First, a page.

This weekend is the New York City Marathon!
There's something about watching the thousands of runners every year that gives me a high on the marathon weekend. As a runner, I can really appreciate the pain - both physical and mental - that can be associated with training for a marathon. I've run four 1/2 marathons but never a full.
Training can be physically exhausting of course, but often for me, the worst part of training is the mental energy it takes.
Thinking about the long run you have coming up the next day.
Psyching yourself up the morning of a long run to get out the door.
When you're only half way done with your long run, pushing aside thoughts of, 'This is too far... I can't.'
It is totally like being in a career change or job search.
Thinking about how you'll be spending your upcoming Saturday's scouring job boards.
Psyching yourself up the morning of a job interview or networking event.
When you haven't heard back from a job you applied for and have to put aside thoughts of, 'I'm not qualified. I'll never get hired.'
I often tell clients to treat the job search, and especially a larger career pivot like training for a marathon.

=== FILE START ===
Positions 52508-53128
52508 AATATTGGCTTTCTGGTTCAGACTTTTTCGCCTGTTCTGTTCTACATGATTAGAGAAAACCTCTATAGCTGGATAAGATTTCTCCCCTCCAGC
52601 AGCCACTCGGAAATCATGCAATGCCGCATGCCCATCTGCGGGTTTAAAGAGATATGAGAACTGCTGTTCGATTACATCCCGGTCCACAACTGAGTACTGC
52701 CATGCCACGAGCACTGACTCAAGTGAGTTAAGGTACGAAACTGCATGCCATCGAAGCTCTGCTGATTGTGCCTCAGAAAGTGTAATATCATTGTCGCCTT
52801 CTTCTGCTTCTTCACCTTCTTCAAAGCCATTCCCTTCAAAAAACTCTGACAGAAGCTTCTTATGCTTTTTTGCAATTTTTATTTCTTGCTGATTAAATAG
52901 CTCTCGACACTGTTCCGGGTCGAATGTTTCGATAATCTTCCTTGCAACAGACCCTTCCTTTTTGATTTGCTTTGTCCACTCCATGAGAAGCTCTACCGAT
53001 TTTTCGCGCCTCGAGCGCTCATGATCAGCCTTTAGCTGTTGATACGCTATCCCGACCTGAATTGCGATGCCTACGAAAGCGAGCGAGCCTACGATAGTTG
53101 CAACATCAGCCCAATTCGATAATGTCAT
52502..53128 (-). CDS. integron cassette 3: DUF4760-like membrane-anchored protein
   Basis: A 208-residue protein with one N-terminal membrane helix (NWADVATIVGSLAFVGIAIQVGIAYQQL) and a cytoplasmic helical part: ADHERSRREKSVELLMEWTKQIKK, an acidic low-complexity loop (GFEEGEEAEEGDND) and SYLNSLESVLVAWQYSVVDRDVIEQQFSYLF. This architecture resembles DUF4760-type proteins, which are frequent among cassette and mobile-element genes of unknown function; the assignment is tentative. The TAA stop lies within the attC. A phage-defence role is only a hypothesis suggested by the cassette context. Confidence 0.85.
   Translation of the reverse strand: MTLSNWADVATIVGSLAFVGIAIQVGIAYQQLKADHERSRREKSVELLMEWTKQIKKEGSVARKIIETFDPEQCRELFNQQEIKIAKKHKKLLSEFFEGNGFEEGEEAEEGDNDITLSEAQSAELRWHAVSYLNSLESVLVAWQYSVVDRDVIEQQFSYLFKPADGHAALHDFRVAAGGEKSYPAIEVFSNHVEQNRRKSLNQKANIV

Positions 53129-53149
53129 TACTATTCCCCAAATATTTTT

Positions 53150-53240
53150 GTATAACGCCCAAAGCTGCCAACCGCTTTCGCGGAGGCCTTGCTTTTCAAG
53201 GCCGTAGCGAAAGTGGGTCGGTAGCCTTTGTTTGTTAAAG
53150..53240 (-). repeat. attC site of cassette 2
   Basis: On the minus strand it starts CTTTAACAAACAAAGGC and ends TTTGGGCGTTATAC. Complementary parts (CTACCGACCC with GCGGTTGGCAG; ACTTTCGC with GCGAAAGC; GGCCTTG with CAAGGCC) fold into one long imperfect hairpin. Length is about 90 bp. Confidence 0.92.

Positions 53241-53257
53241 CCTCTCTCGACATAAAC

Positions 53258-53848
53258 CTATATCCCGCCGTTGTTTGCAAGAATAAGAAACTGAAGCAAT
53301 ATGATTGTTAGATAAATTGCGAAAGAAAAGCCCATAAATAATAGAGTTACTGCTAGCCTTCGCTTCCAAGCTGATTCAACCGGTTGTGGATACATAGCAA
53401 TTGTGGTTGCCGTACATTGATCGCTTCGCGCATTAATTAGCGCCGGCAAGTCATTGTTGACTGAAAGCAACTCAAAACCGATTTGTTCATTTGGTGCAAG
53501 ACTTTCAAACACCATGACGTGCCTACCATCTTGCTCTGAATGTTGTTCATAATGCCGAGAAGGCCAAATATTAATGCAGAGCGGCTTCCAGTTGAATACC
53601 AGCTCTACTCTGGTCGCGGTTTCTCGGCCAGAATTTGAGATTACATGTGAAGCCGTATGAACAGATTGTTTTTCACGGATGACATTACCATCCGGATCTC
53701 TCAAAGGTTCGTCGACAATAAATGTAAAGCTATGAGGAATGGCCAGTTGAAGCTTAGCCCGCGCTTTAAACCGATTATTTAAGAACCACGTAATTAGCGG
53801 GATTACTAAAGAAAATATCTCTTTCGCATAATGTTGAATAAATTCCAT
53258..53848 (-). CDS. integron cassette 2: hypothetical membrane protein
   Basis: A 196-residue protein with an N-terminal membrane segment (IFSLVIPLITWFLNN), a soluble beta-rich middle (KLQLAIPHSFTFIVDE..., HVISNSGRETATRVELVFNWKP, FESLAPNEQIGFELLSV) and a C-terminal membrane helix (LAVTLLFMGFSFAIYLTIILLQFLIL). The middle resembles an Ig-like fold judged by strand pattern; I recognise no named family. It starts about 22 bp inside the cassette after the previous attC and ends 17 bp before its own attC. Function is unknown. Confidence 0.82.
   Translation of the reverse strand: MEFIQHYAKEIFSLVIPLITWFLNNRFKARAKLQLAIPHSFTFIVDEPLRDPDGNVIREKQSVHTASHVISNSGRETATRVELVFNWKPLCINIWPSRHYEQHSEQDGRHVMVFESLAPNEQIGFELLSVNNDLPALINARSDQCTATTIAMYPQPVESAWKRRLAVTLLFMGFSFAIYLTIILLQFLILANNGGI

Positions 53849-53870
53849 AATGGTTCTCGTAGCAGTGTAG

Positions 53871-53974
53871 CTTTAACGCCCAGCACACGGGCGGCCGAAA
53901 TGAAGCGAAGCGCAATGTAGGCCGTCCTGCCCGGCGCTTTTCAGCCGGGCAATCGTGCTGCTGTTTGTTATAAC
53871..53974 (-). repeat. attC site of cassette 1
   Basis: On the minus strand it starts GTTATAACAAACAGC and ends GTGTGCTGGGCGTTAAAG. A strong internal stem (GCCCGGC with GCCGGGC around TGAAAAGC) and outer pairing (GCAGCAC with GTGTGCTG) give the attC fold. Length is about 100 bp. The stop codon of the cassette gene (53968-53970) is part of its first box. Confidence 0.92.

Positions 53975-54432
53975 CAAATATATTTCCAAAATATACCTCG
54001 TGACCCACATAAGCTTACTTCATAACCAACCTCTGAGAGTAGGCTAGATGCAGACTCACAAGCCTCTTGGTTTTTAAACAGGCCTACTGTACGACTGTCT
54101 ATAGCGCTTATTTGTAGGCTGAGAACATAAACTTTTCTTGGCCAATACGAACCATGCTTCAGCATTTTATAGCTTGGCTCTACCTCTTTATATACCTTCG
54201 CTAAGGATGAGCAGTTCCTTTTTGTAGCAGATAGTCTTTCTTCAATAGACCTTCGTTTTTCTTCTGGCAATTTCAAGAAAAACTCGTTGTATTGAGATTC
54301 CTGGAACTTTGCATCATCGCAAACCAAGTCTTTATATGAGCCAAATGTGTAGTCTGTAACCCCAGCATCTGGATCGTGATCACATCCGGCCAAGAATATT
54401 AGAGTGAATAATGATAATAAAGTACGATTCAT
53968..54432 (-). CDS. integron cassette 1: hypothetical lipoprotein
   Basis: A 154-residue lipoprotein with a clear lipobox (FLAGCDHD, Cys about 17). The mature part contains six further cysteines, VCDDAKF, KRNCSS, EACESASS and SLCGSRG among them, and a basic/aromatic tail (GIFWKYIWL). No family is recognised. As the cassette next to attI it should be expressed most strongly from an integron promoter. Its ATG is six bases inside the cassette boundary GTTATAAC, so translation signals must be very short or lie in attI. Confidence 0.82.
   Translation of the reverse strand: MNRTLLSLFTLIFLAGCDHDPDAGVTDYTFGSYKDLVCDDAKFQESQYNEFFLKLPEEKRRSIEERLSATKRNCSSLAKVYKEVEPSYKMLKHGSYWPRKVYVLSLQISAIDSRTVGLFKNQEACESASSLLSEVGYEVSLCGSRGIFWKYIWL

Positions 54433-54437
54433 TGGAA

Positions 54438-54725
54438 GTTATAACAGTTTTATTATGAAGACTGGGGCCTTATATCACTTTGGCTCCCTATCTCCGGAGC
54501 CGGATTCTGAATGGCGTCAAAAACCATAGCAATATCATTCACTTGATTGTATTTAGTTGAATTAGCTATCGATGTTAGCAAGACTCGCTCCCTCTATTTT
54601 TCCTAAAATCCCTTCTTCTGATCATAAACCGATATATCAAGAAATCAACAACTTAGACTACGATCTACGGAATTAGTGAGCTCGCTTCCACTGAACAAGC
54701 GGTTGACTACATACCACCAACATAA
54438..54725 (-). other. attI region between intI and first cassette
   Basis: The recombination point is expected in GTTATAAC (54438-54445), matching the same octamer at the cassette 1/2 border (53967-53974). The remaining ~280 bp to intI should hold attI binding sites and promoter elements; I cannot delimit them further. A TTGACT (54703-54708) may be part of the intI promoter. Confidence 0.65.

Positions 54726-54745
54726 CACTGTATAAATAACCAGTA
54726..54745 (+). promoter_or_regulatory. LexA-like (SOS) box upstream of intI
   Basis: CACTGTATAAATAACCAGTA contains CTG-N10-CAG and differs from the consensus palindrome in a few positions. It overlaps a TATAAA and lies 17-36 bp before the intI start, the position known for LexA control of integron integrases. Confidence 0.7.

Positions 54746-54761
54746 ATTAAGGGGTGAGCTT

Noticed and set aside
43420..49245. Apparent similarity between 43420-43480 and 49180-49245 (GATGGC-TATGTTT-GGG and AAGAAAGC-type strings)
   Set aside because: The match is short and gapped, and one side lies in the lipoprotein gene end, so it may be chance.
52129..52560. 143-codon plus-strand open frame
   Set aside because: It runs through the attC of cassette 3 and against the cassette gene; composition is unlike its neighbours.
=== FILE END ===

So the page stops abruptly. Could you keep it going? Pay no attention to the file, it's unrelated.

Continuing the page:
You've got to work at it every week and over time you'll have built up stamina, a network, clarity, and confidence.
Need some tips to get you started? Download our handy Job Search Training Calendar here!
Before you can gear up for those longer runs, you have to make sure you've got the right equipment (sport gels, the right sneakers that fit, and a water bottle molded to your palm). Think of your resume, cover letter template, and LinkedIn profile as your equipment. And sometimes you have to upgrade to the next version.
Think of the part on the run where you start to feel super tired. Part of what keeps you going on the long uphill is the knowledge that a friendly face will be around the corner waiting to cheer you on. Think about who your cheerleaders are in your job search. Who will be there for you pushing you to keep going when things get difficult or you feel so far from the finish line.
How do you know you're making progress? The mile markers you run by. You see one in sight and you think, one more down! What are the markers you're measuring yourself by on your search? Most people only think about the end goal of getting an offer, but there are lots of signposts along the way you have to reach. Getting your resume ready, reconnecting with old colleagues, and perfecting your interview introduction are key milestones. Don't forget to identify these markers and feel accomplished when you've met them.
We've got more ideas on the first things you should do when tackling and training for a career transition.